The effects of whiplash include soreness and tenderness in the neck, head, and back, along with neurological problems like ringing ears and visual disturbances. Some patients also have psychological whiplash symptoms, such as irritability, depression, and post traumatic stress disorder. When a patient incurs an injury involving the spine and head, a thorough medical evaluation is necessary to determine the nature and extent of the injury, and to develop an appropriate treatment plan, keeping in mind that people can experience long-term health problems.
In whiplash injuries, the head is subjected to a sudden acceleration, followed by a rapid deceleration. The most common cause is a car accident, where patients may slam forward or backward and then bounce in the other direction as they hit the steering column or headrest. Certain kinds of sports injuries can follow a similar pattern. Safety measures like wearing seatbelts and driving in cars with airbags can help prevent whiplash.
Immediately after the accident, people may notice pain and tenderness in the spine, lower skull, and upper back. These symptoms can grow worse over time. The neck may become stiff, limiting the range of motion, and can swell, sometimes causing extreme discomfort. The effects of whiplash often include back pain spreading into the lower back, headache associated with mild brain injury, and feelings of fatigue or unusually heavy limbs. Patients who start sleeping much more than usual or appearing disoriented and confused may have brain injuries, and should see a neurologist.
Some patients experience whiplash-related blurred vision, double vision, dizziness, and ringing ears. They may onset within minutes or hours of the accident. If patients experience psychological problems like depression, irritability, and other behavioral changes, these may take days or weeks after the injury to onset. Patients can also feel isolated and alone because they may need to rest after the accident, making it harder to get around and interact with people.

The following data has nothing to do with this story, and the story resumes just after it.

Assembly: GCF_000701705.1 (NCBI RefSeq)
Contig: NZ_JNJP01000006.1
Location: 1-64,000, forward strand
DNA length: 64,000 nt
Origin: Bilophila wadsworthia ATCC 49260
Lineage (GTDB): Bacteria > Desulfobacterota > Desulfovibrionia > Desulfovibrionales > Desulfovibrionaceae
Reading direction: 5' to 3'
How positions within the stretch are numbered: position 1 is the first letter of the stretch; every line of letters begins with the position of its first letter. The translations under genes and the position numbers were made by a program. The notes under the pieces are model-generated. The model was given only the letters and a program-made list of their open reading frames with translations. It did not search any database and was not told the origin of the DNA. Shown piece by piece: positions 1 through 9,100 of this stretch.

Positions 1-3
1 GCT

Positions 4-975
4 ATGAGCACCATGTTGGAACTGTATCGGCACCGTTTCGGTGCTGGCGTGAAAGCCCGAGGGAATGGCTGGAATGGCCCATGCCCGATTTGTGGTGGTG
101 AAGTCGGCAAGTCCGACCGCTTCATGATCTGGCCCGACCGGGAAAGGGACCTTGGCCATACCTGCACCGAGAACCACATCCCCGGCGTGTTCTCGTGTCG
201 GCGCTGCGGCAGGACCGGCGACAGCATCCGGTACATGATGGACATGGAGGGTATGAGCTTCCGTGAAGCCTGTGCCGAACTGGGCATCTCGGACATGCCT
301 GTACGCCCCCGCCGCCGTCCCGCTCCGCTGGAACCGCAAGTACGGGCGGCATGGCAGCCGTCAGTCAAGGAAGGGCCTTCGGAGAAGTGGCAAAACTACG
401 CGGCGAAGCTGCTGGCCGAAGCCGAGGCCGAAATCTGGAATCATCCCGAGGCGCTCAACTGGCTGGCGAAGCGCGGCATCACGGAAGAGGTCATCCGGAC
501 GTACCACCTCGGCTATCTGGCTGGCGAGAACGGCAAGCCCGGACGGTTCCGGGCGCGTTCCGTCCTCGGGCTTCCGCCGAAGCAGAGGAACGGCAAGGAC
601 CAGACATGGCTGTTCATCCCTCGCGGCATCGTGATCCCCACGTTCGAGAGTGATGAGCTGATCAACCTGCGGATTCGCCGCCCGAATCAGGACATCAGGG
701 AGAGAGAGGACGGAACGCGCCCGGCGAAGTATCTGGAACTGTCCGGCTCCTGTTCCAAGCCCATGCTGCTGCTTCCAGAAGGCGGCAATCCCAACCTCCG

Treatment for the effects of whiplash can include wearing a brace to stabilize the spine, taking medications to address inflammation and pain, and undergoing gentle physical therapy to develop strength and flexibility in the neck. Sometimes, surgery is necessary to treat hairline fractures, ruptured discs, and other problems in the head and neck. It is important to receive a detailed medical examination to check for potential complications, and to attend follow-up appointments to monitor the progress of healing and see if additional treatment is necessary. For psychological effects of whiplash, medications and therapy may both be beneficial.